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Lithuania’s Hill of Crosses

Hill of CrossesThere are tens of thousands of crosses planted on a hillside in Lithuania. The Hill of Crosses (Kryžiu Kalnas) is located in northern Lithuania near Šiauliai – the fourth largest city in the country. No one knows for sure why the custom started, but the crosses began appearing in the 14th century. Over the years, pilgrims journeyed there to place their own cross on the hill.

The city of Siauliai was founded in 1236 and controlled by Teutonic Knights during the 14th century. The tradition of placing crosses seems to date from this period and may have risen as a symbol of Lithuanian defiance toward foreign invaders. Since the medieval period, the Hill of Crosses has represented the peaceful resistance of Lithuanian Catholicism to oppression. In 1795, Siauliai was incorporated into Russia but was returned to Lithuania in 1918. Many crosses were erected upon the hill after the peasant uprising of 1831-63. By 1895, there were at least 150 large crosses, in 1914, 200, and by 1940 there were 400 large crosses surrounded by thousands of smaller ones.

crosses on a hillAfter being captured by Germany in World War II, the city suffered even more damage when Soviet Russia retook it at the war’s end. From 1944 until Lithuania’s independence in 1991, Siauliai was a part of the Lithuanian Soviet Socialist Republic. During the Soviet era, the pilgrimage to the Hill of Crosses became expression of Lithuanian nationalism. The Soviets repeatedly removed the crosses placed on the hill by Lithuanians.

The hill was leveled three times: during 1961, 1973 and 1975. The crosses were burned or turned into scrap metal, and the area was covered with waste and sewage. Following each of these agonizing experiences local inhabitants and pilgrims from all over Lithuania rapidly replaced crosses upon the sacred hill. In 1985, the Hill of Crosses finally found peace. The reputation of the hill has since spread all over the world and every year it is visited by many thousands of visitors.

The size and variety of crosses is as amazing as their number. Beautifully carved out of wood or sculpted from metal, the crosses range from three meters tall to the countless tiny examples hanging profusely upon the larger crosses.

It is a wonder that the instrument of torture on which Jesus died has become the greatest symbol of Christian hope.

He is Risen.

Should We Keep "In God We Trust"?

In God We Trust - Faith and FactsHere’s your chance to let the media know where the people stand on our faith in God, as a nation. NBC is taking a poll on whether “In God We Trust” should stay on our American currency.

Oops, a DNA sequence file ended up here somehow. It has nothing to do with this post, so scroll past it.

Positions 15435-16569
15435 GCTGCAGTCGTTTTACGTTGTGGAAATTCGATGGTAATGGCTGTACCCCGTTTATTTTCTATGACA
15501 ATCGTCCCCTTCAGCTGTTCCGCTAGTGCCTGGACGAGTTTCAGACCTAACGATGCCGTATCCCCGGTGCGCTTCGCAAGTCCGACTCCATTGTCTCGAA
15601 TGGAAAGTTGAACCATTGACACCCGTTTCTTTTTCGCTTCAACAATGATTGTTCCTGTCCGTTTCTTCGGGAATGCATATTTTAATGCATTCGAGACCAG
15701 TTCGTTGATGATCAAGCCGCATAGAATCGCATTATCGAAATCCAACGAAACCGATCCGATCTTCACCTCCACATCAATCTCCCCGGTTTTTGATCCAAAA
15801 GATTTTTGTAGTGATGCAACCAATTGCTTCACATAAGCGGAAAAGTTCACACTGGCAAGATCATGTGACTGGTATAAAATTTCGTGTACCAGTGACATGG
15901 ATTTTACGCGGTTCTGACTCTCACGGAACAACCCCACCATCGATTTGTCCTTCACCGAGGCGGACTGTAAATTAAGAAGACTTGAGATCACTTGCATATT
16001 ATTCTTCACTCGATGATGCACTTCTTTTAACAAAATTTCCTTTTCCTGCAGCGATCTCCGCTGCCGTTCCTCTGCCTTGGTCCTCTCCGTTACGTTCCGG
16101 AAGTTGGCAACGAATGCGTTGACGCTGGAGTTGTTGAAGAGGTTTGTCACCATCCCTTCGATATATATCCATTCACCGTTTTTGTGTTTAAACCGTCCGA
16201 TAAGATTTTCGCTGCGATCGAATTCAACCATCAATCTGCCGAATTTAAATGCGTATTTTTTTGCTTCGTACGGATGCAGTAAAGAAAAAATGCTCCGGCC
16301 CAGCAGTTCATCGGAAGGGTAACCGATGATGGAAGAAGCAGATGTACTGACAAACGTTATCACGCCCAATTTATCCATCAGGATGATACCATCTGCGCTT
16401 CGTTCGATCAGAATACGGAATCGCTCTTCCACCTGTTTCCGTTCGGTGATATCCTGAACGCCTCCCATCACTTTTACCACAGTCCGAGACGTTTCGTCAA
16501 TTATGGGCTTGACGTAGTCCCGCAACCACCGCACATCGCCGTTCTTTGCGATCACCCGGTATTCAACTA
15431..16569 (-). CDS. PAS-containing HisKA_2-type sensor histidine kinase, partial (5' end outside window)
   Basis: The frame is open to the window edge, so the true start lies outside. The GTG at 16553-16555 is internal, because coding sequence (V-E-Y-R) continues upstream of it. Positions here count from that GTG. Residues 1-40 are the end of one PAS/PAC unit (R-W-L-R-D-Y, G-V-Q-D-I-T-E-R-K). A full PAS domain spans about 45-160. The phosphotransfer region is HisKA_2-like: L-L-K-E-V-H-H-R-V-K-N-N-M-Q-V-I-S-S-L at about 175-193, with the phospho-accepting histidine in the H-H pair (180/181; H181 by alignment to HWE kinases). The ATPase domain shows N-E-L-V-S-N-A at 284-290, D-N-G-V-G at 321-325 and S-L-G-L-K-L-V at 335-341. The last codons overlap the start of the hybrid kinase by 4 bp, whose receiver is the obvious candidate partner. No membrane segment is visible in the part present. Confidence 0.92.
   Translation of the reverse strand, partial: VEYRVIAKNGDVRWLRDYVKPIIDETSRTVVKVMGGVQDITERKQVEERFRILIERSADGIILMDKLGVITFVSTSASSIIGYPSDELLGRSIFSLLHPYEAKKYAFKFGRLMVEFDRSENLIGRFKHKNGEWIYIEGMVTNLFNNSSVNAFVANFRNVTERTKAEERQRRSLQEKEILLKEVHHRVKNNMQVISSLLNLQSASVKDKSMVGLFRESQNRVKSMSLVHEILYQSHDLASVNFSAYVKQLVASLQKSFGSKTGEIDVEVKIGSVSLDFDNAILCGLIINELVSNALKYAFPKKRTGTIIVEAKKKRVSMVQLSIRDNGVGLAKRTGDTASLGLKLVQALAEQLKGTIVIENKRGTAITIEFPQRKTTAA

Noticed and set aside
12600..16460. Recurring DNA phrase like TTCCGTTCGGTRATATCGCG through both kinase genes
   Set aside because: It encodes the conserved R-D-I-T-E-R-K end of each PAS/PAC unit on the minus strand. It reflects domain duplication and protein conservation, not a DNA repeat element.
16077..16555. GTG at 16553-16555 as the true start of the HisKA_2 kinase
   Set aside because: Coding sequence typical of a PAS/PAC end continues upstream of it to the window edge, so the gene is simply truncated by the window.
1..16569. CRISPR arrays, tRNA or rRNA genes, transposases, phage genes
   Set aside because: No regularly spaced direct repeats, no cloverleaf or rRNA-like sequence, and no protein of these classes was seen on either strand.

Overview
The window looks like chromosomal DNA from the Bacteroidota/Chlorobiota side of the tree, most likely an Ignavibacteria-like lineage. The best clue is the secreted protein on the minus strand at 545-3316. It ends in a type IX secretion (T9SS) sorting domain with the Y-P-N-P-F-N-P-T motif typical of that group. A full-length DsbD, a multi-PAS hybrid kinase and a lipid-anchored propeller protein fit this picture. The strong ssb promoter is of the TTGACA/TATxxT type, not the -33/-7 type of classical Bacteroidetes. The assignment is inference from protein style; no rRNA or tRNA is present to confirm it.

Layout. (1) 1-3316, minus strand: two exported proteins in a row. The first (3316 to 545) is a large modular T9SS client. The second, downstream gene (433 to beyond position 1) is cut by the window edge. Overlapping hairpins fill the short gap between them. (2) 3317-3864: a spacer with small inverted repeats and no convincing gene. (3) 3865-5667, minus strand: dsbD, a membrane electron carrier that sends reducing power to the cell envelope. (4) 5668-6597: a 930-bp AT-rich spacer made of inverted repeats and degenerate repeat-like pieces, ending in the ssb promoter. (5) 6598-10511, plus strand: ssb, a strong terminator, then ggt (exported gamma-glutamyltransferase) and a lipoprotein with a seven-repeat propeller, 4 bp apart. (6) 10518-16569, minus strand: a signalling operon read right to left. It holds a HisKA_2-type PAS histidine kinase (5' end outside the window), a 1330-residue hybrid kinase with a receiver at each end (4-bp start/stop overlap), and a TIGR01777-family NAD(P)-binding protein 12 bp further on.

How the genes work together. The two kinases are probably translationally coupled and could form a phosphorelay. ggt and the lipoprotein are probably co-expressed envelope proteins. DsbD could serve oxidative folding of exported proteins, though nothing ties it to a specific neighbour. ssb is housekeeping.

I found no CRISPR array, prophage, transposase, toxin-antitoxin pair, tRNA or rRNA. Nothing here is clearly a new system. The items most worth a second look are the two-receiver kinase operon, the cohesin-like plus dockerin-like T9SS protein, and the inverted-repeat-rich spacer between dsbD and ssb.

Please share your view and vote on this important subject. Perhaps you could pass it along to others as well.

“In God We Trust” poll

Post your view in the comments after you vote.

In God We Trust: The History

The Treasury Department reports that the motto, “IN GOD WE TRUST,” was added to coins around the time of the Civil War and was associated with increased religious fervor. Salmon P. Chase was the Secretary of the Treasury and he received thousands of requests from believers suggesting that the country express devotion to God by adding this phrase to our money.

The first request came in a letter on November 13, 1861 by Rev. M. R. Watkinson of Ridleyville, Pennsylvania. In a letter dated November 20, 1861, Secretary Chase instructed the director of the Philadelphia mint insert the motto:

In God We Trust - Faith and Facts “Dear Sir: No nation can be strong except in the strength of God, or safe except in His defense. The trust of our people in God should be declared on our national coins. You will cause a device to be prepared without unnecessary delay with a motto expressing in the fewest and tersest words possible this national recognition. It was found that the Act of Congress dated January 18, 1837, prescribed the mottoes and devices that should be placed upon the coins of the United States.”

Pollock suggested “Our Trust Is In God,” “Our God And Our Country,” “God And Our Country,” and “God Our Trust.” Chase picked “In God We Trust.” The motto first appeared on our coins in 1864 and by 1909 it was included on most all coins. During the height of the cold war, on July 11, 1955, President Dwight D. Eisenhower signed Public Law 140 making it mandatory that all coinage and paper currency display the motto.

In God We Trust: The Motto

The National Anthem is usually sung with only the first verse. The last stanza of the The Star-Spangled Banner, written by Francis Scott Key in 1814 and later adopted as the national anthem, contains a variation of the phrase which became our motto; “…And this be our motto: In God is our trust. And the Star Spangled Banner in triumph shall wave, O’er the land of the free and the home of the brave.” The words were shortened to In God We Trust.

Urban Legends: Removing The Motto From Our MoneyIn God We Trust - Faith and Facts

New US dollar coins are being designed without the motto, “In God We Trust.”

According to Snopes.com this legend is FALSE. The motto is inscribed on the edge of the coin but is not omitted.

Conclusion

President Thomas Jefferson wrote, “The God who gave us life gave us liberty at the same time” and asked ‘Can the liberties of a nation be secure when we have removed a conviction that these liberties are of God?’”

The Bible says:
It is better to trust the LORD than to put confidence in man” (Psalm 118:8).

It is good for me to draw near to God: I have put my trust in the Lord GOD, that I may declare all thy works” (Psalm 73:28 NKJV).

Cry Out To Jesus

Whatever your concern, burden, hurt, obstacle, weight – Cry Out To Jesus